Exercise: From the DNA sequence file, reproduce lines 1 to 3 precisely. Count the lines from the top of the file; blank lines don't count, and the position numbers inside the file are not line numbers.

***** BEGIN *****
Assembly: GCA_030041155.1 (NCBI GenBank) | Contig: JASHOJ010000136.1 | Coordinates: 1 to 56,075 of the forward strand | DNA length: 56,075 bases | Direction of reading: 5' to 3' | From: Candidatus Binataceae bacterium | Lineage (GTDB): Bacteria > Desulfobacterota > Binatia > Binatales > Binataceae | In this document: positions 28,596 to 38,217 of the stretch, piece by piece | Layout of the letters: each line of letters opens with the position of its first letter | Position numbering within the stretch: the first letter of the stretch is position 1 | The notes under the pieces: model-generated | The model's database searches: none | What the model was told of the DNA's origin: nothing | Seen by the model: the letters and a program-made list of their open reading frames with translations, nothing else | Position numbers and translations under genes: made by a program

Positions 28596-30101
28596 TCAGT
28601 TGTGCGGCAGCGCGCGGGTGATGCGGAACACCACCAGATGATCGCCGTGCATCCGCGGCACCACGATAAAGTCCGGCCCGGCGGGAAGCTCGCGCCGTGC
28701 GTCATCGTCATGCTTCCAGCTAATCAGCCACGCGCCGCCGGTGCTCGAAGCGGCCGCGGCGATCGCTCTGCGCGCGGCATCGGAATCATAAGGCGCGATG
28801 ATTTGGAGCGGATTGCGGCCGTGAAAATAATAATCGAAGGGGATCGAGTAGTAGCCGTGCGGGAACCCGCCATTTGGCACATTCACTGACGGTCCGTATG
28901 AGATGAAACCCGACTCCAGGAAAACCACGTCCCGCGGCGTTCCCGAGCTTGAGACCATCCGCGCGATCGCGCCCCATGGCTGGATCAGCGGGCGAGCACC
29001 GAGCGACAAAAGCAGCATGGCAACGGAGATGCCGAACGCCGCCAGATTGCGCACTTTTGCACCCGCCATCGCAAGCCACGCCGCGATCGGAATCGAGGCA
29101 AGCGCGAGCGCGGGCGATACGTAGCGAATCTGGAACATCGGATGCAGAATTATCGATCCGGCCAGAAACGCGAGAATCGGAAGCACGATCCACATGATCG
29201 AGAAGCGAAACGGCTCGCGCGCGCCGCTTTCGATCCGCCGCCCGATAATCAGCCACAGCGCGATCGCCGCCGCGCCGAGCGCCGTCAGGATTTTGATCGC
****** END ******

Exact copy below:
Assembly: GCA_030041155.1 (NCBI GenBank) | Contig: JASHOJ010000136.1 | Coordinates: 1 to 56,075 of the forward strand | DNA length: 56,075 bases | Direction of reading: 5' to 3' | From: Candidatus Binataceae bacterium | Lineage (GTDB): Bacteria > Desulfobacterota > Binatia > Binatales > Binataceae | In this document: positions 28,596 to 38,217 of the stretch, piece by piece | Layout of the letters: each line of letters opens with the position of its first letter | Position numbering within the stretch: the first letter of the stretch is position 1 | The notes under the pieces: model-generated | The model's database searches: none | What the model was told of the DNA's origin: nothing | Seen by the model: the letters and a program-made list of their open reading frames with translations, nothing else | Position numbers and translations under genes: made by a program

Positions 28596-30101
28596 TCAGT